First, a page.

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Individual Highlight

Making Communities Fire Resilient

Photo of Damage from the 2012 Waldo Canyon Fire in a wildland-urban interface near Colorado Springs, Colorado. Kari Greer, U.S. Department of Agriculture Forest ServiceDamage from the 2012 Waldo Canyon Fire in a wildland-urban interface near Colorado Springs, Colorado. Kari Greer, U.S. Department of Agriculture Forest ServiceSnapshot : Social scientists identified characteristics of wildland-urban interface communities that influence their wildfire preparedness and planning processes.

Principal Investigators(s) :
Williams, Daniel R.  
Research Location : Colorado
Research Station : Rocky Mountain Research Station (RMRS)
Year : 2016
Highlight ID : 1052

Summary

Reducing wildland fire risk to lives and property is a critical issue for policy makers, land managers, and local citizens who reside in the wildland-urban interface (WUI). In order for a wildfire risk reduction effort to be effective in a WUI community, the risk reduction effort must include community support and engagement. WUI communities have a wide range of social, political and economic characteristics that influence their adaptive capacity and approaches to wildfire planning and mitigation. Forest Service scientists and their partners studied the diversity of WUI community types in the U.S. and explored social factors influencing community wildfire planning and mitigation. Researchers developed a typology of "archetypal" WUI communities to help explain how different WUI communities approach wildfire planning and mitigation. They found that community wildfire protection plans are an effective way to reduce wildfire risk in the WUI, but most WUI communities have no such plan in place. Four key elements influence adaptive capacity and resilience in WUI communities: (1) demographics and community characteristics, (2) access to scientific and technical knowledge networks, (3) informal interactions and relationships among stakeholders, and (4) place-based knowledge, experience, and identities.WUI communities generally fall into four archetypes: (1) formalized suburban WUI community, (2) high amenity, high resource WUI community, (3) rural lifestyle WUI community, and (4) working landscape and resource dependent WUI community. Understanding how a community fits within the four archetypes can help managers, planners, and community members tailor planning processes to their community's adaptive capacity and specific needs. A "one-size-fits-all" approach to community wildfire protection plan creation is ineffective, but adaptive capacity and resilience can be improved by building social networks and promoting social learning through place-based collaborative projects. Best practices for creating effective plans include: adjusting plan creation efforts to the local community context and safety goals; identifying the community's capacities and social resources and employ them in developing a plan; and helping ensure long-term success by showing progress, linking the wildfire protection plan to other plans and frameworks, and allowing the plan to evolve as conditions change.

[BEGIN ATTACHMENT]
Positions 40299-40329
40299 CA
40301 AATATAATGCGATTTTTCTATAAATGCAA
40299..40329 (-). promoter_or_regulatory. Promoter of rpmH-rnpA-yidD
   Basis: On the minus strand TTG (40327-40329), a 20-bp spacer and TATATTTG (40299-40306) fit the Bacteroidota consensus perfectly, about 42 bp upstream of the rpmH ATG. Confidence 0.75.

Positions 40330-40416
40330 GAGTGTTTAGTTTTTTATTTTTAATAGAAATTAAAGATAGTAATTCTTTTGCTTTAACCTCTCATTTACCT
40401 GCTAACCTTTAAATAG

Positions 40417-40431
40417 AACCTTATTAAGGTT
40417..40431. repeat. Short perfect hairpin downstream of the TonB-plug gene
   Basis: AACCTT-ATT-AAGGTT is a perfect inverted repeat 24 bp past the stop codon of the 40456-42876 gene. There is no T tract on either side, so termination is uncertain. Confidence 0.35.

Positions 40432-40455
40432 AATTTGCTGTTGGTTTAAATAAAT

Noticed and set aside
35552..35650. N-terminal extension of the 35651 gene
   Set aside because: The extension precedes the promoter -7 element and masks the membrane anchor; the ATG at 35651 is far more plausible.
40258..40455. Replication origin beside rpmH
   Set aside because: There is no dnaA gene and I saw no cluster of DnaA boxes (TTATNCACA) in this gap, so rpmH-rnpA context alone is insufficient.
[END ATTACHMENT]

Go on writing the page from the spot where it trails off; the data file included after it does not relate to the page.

This research illustrated the wide range of social characteristics that define WUI communities, thereby pushing concepts and methods for assessing adaptive capacity beyond a simple mapping of demographic variables. Though the context of this research was WUI fire preparedness, this model for adaptive capacity and resilience can be applied to a wide range of natural hazards and climate change adaptation.

Forest Service Partners

External Partners

  • Pam Jakes, Northern Research Station
  • Antony S. Cheng, Colorado State University
  • Joseph G. Champ, Colorado State University
  • Kristen Nelson, University of Minnesota
  • Matthew S. Carroll, Washington State University
  • Sam Burns, Fort Lewis College
  • Travis Paveglio, University of Idaho
  • Victoria Sturtevant, Southern Oregon University

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